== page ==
If no one is clear whether anything should be a fire door, if the fire door will compromise the style, or if the fire door is up to code, fire doors can be a source of concern for homeowners, landlords, and tenants alike! We’ve compiled a list of some of the most often asked questions about fire doors so you can decide whether or not you want them, where they’ll go, and how they’ll look.
Fire doors are normally constructed with a solid core and solid wood for the majority of the door. They are hefty and thick, usually 10mm thicker than standard internal doors, due to their construction.
Fire doors, fire-rated frames, fire-rated hinges, fire-rated handles, and intumescent smoke seals are all part of a fire door system. When these seals heat up, they expand, preventing smoke from spreading from one area to the next. According to Home Office fire statistics from April 2015 to March 2016, inhaling too much hazardous smoke is the cause of death in 36% of fire fatalities.
Are fire doors required by law?
If you’re running a family house, it relies on the arrangement of your property. However, there are other considerations for landlords of privately rented housing and buildings with multiple occupants (HMOs). Use our fire door guide for private rental accommodation or our fire door guide for residential buildings.
What is the best way to inspect fire doors?
Using this simple 5-step approach, ensure that your fire doors are certified and in good working order:
Look for a certification sticker on the top or side of the door. This should tell you what type of fire rating the door has.
Check the gaps around the top and sides of the door with a £1 coin. There should be a 4mm gap, which means there should be 1mm of space left over when verifying with a £1 coin. If there are any more, the door may not function properly.
Is there any damage to the seals around the door or door frame? The door may be damaged if they are dangling or appear to be loose.
Are the hinges secure and tight? The door hasn’t been maintained if they’re loose or wobbling.
Is the door properly shut when you open it and let it close halfway by itself? If that’s the case, it’s in good working shape.
Is it possible to have glazed fire doors?
Glazed fire doors are totally possible! Because the door is a safety element, there’s no reason to sacrifice design and personal flair. Some even say that fire doors with glazing are safer since you can see possible danger via the glass without having to open the door and risk damaging it!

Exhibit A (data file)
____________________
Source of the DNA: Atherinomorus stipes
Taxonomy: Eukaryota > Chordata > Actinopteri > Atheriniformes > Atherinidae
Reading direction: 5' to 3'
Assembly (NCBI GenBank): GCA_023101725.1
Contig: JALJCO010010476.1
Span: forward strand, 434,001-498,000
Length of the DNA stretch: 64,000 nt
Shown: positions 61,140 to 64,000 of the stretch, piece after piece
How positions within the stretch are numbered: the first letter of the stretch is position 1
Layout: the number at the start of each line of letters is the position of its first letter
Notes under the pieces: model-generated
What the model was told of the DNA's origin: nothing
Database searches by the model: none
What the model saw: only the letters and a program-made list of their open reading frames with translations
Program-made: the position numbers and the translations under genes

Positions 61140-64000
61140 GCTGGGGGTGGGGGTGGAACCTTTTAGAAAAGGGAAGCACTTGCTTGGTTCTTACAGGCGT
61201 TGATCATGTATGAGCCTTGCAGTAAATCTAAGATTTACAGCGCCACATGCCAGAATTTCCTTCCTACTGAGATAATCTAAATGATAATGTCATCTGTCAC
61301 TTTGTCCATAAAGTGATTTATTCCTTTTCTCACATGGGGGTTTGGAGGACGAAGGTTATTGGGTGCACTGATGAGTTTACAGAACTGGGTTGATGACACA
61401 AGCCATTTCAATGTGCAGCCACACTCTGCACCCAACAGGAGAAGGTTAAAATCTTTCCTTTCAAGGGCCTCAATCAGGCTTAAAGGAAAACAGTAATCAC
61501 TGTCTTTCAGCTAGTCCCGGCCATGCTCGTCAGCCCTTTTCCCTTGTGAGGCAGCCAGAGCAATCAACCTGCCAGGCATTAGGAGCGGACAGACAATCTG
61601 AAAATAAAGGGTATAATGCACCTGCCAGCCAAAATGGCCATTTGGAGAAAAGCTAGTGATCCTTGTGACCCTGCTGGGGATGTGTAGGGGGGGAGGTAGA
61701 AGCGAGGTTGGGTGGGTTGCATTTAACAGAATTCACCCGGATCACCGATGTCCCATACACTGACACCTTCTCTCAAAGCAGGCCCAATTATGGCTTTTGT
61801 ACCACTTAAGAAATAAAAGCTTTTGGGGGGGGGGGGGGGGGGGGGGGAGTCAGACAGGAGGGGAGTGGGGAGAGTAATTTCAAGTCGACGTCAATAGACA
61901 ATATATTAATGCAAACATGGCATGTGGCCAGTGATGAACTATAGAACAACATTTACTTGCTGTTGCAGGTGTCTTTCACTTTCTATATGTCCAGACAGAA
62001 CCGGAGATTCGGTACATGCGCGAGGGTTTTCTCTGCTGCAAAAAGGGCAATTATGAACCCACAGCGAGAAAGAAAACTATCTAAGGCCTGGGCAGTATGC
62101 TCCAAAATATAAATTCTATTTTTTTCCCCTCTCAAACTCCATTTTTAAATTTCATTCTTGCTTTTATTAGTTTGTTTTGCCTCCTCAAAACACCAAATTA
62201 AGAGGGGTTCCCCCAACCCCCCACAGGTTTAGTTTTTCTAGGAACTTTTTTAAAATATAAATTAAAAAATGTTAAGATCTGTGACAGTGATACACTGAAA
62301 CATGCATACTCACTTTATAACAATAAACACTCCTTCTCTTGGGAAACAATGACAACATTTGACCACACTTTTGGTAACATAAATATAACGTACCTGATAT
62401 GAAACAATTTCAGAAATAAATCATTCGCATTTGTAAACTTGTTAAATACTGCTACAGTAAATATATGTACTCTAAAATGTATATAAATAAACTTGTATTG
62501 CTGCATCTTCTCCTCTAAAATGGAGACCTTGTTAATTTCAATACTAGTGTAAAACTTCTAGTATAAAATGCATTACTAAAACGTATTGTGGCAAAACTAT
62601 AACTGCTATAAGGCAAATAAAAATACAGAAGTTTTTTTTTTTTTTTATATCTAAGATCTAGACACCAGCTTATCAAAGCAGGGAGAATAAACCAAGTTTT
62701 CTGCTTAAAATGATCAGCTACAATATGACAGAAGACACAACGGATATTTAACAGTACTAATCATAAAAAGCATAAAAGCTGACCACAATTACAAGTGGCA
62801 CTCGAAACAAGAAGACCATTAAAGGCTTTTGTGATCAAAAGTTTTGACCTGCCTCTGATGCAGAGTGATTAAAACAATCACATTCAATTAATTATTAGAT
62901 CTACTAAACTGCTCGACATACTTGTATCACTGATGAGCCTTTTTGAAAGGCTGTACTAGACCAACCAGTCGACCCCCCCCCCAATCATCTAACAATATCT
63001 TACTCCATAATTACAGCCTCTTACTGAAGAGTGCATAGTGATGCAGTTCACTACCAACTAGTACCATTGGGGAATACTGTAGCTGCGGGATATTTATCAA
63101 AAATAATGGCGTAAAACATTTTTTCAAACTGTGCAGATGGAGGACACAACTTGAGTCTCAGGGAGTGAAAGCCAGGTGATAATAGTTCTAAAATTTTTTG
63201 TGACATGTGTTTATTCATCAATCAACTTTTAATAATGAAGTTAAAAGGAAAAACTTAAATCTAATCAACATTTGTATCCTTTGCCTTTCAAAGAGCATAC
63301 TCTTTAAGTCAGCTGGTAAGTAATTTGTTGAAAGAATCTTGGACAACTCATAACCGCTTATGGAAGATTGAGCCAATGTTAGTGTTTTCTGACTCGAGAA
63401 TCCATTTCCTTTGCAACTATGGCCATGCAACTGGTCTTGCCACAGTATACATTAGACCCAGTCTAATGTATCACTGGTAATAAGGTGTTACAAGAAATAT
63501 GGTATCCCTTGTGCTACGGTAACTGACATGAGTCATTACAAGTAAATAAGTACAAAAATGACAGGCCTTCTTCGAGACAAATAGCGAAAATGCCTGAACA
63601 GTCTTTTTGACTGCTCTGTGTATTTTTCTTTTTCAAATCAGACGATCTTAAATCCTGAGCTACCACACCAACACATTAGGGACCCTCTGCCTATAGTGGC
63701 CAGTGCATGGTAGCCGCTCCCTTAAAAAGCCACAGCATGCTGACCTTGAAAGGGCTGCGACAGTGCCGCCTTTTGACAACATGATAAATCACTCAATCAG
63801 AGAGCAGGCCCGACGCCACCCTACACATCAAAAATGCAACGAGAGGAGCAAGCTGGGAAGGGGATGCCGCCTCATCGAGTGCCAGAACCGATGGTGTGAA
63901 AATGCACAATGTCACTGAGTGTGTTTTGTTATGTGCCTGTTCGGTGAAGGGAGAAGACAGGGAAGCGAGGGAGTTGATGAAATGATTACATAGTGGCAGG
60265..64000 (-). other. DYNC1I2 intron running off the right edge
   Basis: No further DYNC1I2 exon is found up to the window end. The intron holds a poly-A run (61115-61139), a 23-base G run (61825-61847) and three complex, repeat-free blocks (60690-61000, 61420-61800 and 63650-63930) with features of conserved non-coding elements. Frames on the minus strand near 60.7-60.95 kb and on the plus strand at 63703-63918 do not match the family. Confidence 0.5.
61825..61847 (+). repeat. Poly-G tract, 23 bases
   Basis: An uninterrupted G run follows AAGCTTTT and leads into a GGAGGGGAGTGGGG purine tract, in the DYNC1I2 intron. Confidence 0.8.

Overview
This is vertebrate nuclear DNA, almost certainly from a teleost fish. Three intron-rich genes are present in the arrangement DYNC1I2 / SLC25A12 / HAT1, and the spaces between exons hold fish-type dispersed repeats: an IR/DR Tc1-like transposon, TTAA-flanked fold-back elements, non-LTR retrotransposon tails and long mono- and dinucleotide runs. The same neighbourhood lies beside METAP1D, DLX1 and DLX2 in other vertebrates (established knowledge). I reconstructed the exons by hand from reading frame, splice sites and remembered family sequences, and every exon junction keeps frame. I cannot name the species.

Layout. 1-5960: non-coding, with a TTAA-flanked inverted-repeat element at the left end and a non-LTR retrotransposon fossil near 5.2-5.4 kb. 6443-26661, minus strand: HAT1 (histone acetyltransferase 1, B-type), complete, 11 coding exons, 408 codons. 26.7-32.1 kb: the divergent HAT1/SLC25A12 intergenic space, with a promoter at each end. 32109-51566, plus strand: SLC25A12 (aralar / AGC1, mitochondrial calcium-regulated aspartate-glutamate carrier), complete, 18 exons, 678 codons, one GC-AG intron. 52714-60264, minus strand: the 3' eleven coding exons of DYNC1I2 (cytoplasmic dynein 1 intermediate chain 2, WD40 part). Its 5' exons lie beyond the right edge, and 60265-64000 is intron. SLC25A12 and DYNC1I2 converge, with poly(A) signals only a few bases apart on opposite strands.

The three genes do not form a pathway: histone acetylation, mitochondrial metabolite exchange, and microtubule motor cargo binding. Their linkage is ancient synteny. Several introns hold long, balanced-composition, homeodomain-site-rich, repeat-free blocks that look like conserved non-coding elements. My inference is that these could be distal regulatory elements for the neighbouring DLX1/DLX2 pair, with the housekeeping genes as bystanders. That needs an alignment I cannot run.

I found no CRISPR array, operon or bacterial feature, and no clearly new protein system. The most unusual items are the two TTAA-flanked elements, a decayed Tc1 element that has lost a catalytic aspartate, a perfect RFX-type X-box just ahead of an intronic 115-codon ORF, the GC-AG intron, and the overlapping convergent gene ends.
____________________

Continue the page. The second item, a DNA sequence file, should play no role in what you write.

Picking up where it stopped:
Is it possible to paint fire doors?
Fire doors can be painted with standard paint, but it’s recommended that it’s not too thick and that there aren’t too many layers if the door is repainted. Paint should not be used on fire door hardware such as hinges, handles, or fire seals. Most good paint suppliers sell fire-rated paint, but any paint will do as long as it adheres to the above guidelines. Our guide will show you how to paint a door frame while avoiding the smoke seals.
Is it possible to lock fire doors?
In shared housing where there are fire doors, tenants may choose to lock their bedroom doors. How can you allow this without jeopardizing the renters’ safety because the bedroom must have fire doors? Choose locks that unlock with a key on the outside but can be locked/unlocked with a latch on the inside for bedroom doors (like night latches) and other common spaces. This implies that tenants in the room can swiftly leave without having to look for a key.
This commercial fire door is kept open by a magnet, as shown in the figure to the right. When the fire alarm goes off, this magnet opens the door, allowing it to close and contain the fire.
Is it possible to repair fire doors?
In reality, it would depend on the extent of the door’s damage, which can only be determined by a licensed professional. If there is evident damage to the door, we recommend replacing it with a new fire door simply to be safe.
What are the functions of fire door hinges?
Fire door hinges are made to meet the same fire-rating requirements as the door they’re supporting. They’re made to withstand extreme heat without warping, twisting, or deforming, keeping the fire door in place and secure. They must be present in order for a fire door system to be certified. Because fire doors are substantially heavier and thicker than conventional doors, they are frequently built with three hinges rather than two.
What are FD30 fire doors, and what do they do?
FD30 is a fire rating designation that indicates a door’s ability to withstand a fire for at least 30 minutes. It’s possible that the door will no longer be able to keep the flames contained beyond that moment. While 30 minutes is plenty of time to get out of a building or home, it does not allow you to retrieve your valuables. We must emphasize that the sooner you leave the building, the better.
What criteria are used to rate fire doors?
A fire door system, often known as a set, is more than just a fire door. The fire door must be properly placed into a fire-rated frame, complete with fire-rated hinges, intumescent seals, and any other necessary hardware (like fire-rated glazing). Because fire doors are tested as a set, simply installing an FD30 fire door without the other parts would not provide 30 minutes of fire protection.